Complete Medical Pain Management Consultation
A complete history of the medical problem, physical examination, and a variety of diagnostic services form the backbone of a Pain Management Consultation. Appropriate recommendations to the referring provider and the patient result in new directions and opportunities for management of complex pain problems. Narcotic prescribing and assumption of care is NOT a usual component of the initial Community Health & Rehabilitation, unless prior arrangements have been made.
Ongoing Medical Treatment and Pain Management
Although pain cure is desirable, pain management is an on-going process that maximizes function, improves comfort, and stabilizes medical care for the chronic pain sufferer. Regular office visits are necessary to provide continuity of care. Narcotic/opioid pain medication prescribing may or may not be part of the treatment plan. Special arrangements are made for those who need to take controlled substances in order to maximize function and manage their chronic pain.
Trigger Point Injection.
Trigger points are usually small areas of tightly knotted muscle and connective tissue that cause localized and referred pain. By injecting anesthetic medicine into these points the muscle can relax so one can gently stretch the tissues back to normal length, bringing lasting pain relief.
Community Health & Rehabilitation, offers lidocaine infusion for many types of neuropathic pain. Once one of our providers has approved the patient for this treatment, an appointment is made with one of our receptionists. At the time of the appointment, the patient checks in at the front desk and is directed to the Community Room in the lower level. The specialized room accommodates six patients for treatment, staggered every 15 minutes. The medical assistant checks the patient, the registered nurse administers the IV and a medical doctor concludes the visit. The entire appointment can take up to an hour. Please avoid scheduling other appointments so as not to feel rushed or anxious during this procedure. Intravenous administration of Lidocaine, an anesthetic medication used to reduce nerve pain, can improve some types of pain.Viital signs and cardiac rhythm are monitored as indicated throughout the treatment. Some conditions respond well to treatment and may have lasting results from several weeks to several months following treatment. IV lidocaine treatment is considered a success if more than 30% pain reduction occurs for 10 days or more. Reasons for considering treatment are varied:
- Pain flare-ups that are not responding to usual treatment modalities.
- A desire for a reduction in baseline pain in order to improve function.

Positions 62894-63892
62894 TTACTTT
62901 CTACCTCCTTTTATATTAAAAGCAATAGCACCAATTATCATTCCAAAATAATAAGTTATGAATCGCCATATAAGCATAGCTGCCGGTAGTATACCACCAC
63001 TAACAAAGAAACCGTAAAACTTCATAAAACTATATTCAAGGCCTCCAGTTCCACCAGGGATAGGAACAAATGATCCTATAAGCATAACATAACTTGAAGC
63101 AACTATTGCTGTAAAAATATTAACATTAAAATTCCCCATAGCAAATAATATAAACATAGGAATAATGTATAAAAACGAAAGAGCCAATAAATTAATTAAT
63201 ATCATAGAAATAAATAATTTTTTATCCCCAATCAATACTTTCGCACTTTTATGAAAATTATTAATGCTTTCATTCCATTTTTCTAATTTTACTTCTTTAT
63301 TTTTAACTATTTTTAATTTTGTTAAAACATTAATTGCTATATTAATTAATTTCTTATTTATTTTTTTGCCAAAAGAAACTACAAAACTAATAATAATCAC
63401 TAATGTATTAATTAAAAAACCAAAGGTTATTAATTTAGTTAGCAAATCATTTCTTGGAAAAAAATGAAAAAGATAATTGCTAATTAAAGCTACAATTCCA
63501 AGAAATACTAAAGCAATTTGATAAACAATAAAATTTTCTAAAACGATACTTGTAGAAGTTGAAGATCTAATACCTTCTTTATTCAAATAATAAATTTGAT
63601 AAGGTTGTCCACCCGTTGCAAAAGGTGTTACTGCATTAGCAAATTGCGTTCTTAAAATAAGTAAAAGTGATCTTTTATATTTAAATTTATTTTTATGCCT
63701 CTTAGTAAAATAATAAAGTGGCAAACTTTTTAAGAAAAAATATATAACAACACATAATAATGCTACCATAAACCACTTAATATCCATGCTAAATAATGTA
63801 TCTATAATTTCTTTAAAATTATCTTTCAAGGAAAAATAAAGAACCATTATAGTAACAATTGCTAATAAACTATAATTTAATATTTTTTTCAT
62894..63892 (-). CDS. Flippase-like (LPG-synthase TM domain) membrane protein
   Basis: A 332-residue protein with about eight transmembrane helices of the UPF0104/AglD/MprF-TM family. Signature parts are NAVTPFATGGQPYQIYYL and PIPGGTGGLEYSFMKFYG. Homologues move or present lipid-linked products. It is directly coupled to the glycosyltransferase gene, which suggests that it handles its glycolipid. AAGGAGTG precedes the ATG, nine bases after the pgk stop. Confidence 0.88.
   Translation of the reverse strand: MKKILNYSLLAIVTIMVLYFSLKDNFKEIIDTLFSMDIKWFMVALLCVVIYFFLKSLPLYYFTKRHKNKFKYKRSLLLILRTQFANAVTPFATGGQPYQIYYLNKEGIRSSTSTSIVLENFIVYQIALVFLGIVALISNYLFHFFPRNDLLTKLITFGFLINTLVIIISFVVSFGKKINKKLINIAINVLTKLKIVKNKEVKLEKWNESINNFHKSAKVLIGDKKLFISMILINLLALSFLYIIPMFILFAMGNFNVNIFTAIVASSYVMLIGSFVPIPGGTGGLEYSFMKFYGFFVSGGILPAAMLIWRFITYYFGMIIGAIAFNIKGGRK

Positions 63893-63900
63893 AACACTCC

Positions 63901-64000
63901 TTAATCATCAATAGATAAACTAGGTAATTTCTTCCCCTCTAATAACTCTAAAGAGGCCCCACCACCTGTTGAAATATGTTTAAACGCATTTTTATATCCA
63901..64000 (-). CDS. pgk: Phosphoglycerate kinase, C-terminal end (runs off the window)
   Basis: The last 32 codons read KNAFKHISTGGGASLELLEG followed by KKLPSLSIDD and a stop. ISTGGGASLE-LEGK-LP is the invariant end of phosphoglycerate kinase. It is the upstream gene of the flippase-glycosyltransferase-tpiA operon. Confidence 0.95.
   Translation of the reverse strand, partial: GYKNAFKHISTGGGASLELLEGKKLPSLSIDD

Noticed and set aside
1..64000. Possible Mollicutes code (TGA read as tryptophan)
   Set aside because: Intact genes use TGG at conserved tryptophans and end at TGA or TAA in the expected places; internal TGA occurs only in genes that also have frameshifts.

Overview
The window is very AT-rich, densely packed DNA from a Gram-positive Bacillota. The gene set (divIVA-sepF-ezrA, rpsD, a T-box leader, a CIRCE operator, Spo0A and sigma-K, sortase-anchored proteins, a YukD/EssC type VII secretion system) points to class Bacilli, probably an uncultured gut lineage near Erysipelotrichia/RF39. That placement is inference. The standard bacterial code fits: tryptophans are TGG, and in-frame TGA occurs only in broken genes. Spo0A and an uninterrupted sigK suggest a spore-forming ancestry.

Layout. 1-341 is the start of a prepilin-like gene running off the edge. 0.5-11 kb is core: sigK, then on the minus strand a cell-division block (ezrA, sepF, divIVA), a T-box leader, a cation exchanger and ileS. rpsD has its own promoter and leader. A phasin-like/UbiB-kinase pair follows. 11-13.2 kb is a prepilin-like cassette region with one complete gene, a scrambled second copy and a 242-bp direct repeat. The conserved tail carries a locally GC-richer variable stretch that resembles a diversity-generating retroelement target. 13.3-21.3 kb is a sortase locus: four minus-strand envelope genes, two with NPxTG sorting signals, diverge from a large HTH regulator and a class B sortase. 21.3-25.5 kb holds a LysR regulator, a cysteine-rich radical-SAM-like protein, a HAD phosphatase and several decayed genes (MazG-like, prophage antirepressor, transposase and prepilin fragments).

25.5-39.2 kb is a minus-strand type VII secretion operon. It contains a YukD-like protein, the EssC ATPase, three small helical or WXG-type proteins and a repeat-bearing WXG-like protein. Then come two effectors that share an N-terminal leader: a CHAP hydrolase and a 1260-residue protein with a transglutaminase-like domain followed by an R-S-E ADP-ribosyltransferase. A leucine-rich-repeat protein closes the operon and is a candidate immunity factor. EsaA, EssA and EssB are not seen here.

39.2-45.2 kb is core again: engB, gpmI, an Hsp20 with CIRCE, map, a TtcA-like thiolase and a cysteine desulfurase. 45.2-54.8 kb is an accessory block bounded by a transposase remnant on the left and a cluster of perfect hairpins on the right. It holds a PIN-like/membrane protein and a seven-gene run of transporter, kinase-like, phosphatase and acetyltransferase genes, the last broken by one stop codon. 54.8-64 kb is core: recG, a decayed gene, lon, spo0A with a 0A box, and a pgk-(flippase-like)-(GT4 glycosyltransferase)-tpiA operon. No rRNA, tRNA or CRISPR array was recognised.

- Temporary improvement needed for a defined period of time such as travel for an upcoming vacation.
- As part of the treatment plan to achieve the next level in exercise tolerance, physical conditioning, functional capacity, or treatment tolerance.
- As a part of pre- or post-operative care.
The term "arthritis" means joint inflammation. Inflammation can cause pain, swelling and stiffness. The two common types of arthritis are osteoarthritis (OA), the breakdown of joint cartilage, and rheumatoid arthritis (RA), the inflammation of the joint lining, called synovium. Joint injections are useful therapeutic techniques for arthritis, impingement syndromes and tendinopathies.
The bursa is what cushions the tendon and helps prevent friction between the tendon and the bone. A Bursa Injection can help determine the pain source and may provide long-term relief by reducing inflammation. A thin needle is inserted into the center of the bursa thought to be causing the pain and a combination of anti-inflammatory (steroid) and anesthetic (numbing) medication is then injected to decrease inflammation and relieve pain.
Plexus or ganglion is a group of nerves that can mediate pain from a specific organ or body region. An injection of medication into a specific area can block the pain. This nerve-numbing substance is called a nerve block. There are different nerve blocks for various areas of pain such as:
- Trigeminal nerve blocks (face).
- Ophthalmic nerve block (eyelids and scalp).
- Supraorbital nerve block (forehead).
- Maxillary nerve block (upper jaw).
- Sphenopalatine nerve block (nose and palate).
- Occipital nerve block (head and scalp).
- Peripheral nerve blocks, including shoulder, arm, leg, foot, hand, abdomen and back.The following blocks are performed by other providers in the community. We will refer you to the appropriate provider:
- Cervical epidural, thoracic epidural, and lumbar epidural block (neck and back)
- Cervical plexus block and cervical paravertebral block (shoulder and upper neck)
- Brachial plexus block, elbow block and wrist (shoulder/arm/hand, elbow and wrist)
- Subarachnoid block and celiac plexus block (abdomen and pelvis)